Hill, N.C., where he’s pursuing a Ph.D. in chemistry at the University of North Carolina. He was excited to see old friends and to support Stevens, he said. “I think it made me who I am today,” Bertucci said. At Stevens, he had so many varied opportunities—to do meaningful research, play sports and hold leadership positions that helped shape his character, he said. “Only at Stevens could you do this,” he said. Indeed, a number of younger EAS members said that they give to Stevens to support the student groups that meant so much to them as students. Keith Cassidy ’09 gives to his beloved WCPR radio station, where he was business manager and now helps head the WCPR Alumni Association. Knowing that his donation helped buy a specific piece of equipment for the station, for example, is such a great feeling, he says. “You know where it’s going to go—it goes to what you care about,” Cassidy said. “It continues the culture of giving.” ❖ —Beth Kissinger

SPRING 2013 7

TACKLING SOCIETY’S CHALLENGES AT STEVENS INNOVATION EXPO  David E. Hershberg, M.M.S. ’68, right, received a plaque from Stevens President Nariman Farvardin after speaking as part of The Thomas H. Scholl Lecture Series on Entrepreneurship.  Students were excited to showcase their work during the Stevens Innovation Expo.

Undergraduate students and distinguished faculty members displayed how they leverage scientific research to create technological innovations to benefit industry, society and the economy during the annual Stevens Innovation Expo. The Expo drew hundreds to view the University’s extensive science, engineering, business and humanities accomplishments. Showcasing more than 120 student senior design projects and featuring a student business start-up competition, a presentation on finance research at Stevens, and a faculty research poster session, the 2013 event also inaugurated a lecture series on business and entrepreneurship. “The Expo brings to life the creativity, ingenuity and passion of Stevens students and faculty as we celebrate innovation and entrepreneurship – the driving engines for the prosperity we enjoy today and what has propelled the United States to become the technological leader it is globally,” said Provost George Korfiatis. Some of the more interesting Expo designs included the Stevens Greywater Treatment team, which reuses treated sewage and storm water to flush toilets and irrigate landscape; COAST, a power plant designed to meet Stevens’ heat and electricity needs more efficiently; Nevros, which created a robotic surgical instrument to improve dexterity when performing spinal surgery, and AquaNow, a solar powered water treatment system that fits in a backpack. Additionally, there was a bike rental program designed for Stevens students; a wheeled-snow re8 THE STEVENS INDICATOR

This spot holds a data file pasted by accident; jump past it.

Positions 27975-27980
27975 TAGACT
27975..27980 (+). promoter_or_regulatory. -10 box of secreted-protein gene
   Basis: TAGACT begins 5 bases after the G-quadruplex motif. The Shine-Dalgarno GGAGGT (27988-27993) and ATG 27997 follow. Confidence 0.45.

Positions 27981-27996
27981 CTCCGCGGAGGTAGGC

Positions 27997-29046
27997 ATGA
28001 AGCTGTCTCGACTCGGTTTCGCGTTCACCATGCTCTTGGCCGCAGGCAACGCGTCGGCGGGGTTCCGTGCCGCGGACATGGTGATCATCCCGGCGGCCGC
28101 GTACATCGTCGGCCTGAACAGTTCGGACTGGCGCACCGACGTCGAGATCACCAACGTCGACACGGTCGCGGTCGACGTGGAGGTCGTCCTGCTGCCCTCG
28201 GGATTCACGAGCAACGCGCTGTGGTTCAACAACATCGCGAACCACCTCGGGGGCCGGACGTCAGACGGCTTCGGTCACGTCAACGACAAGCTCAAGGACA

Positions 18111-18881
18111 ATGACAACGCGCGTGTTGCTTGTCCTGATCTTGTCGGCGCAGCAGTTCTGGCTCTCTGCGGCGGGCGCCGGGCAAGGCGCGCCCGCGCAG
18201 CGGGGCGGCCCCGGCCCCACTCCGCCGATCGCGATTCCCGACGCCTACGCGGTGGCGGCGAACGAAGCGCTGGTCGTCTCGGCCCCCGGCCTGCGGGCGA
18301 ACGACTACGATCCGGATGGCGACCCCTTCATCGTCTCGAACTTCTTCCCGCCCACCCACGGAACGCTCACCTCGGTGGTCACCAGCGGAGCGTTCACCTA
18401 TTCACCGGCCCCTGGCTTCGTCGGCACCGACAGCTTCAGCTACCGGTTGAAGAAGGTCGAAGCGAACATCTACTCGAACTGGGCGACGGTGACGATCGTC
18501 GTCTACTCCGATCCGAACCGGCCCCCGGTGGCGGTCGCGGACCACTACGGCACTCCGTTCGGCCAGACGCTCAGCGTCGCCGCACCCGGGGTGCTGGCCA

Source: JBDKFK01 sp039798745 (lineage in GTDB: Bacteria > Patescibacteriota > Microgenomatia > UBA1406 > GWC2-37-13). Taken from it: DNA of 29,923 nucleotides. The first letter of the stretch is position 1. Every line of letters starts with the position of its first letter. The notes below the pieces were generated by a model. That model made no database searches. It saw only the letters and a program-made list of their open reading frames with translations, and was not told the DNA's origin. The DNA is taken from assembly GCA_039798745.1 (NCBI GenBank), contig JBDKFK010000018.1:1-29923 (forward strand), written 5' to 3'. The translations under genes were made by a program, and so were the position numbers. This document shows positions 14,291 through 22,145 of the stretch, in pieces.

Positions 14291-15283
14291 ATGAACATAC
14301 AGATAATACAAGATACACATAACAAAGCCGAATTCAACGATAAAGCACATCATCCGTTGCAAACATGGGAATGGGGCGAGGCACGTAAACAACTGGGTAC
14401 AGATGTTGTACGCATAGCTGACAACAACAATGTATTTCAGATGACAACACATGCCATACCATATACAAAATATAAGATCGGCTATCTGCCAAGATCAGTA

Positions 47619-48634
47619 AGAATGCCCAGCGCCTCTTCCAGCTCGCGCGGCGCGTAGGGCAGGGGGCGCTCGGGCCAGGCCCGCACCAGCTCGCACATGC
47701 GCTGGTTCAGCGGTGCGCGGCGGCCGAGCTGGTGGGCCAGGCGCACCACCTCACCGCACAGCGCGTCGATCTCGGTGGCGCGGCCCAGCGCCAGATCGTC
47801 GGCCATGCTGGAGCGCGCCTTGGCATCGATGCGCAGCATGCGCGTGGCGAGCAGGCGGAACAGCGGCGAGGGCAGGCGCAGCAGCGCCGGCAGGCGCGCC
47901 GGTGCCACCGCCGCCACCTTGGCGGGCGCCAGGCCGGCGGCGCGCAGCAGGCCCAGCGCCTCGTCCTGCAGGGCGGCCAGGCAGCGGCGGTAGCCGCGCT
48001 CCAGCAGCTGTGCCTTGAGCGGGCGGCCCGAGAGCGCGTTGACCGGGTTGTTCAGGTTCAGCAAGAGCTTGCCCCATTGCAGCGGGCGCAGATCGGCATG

moval device for easier shoveling; a model for a recreational zone in Weehawken Cove; affordable head protection for female lacrosse players; and a design for a Garden State Parkway bridge. Even hardcore Mets fans benefitted with a mobile app designed to make exclusive team-specific information available at their fingertips. The inaugural Thomas H. Scholl Lecture Series on Entrepreneurship, supported by a gift from Scholl — a Stevens Trustee and General Partner at Novak Biddle Venture Partners — was held on Expo day. Keynote speaker David Hershberg, M.M.S. ’68, discussed some basic lessons he learned from more than 50 successful years in business. Hershberg, CEO of the satellite firm GLOBECOMM Systems, said maintaining a set of fundamental values is critical – from sticking to core competencies, valuing existing customers, and always remember-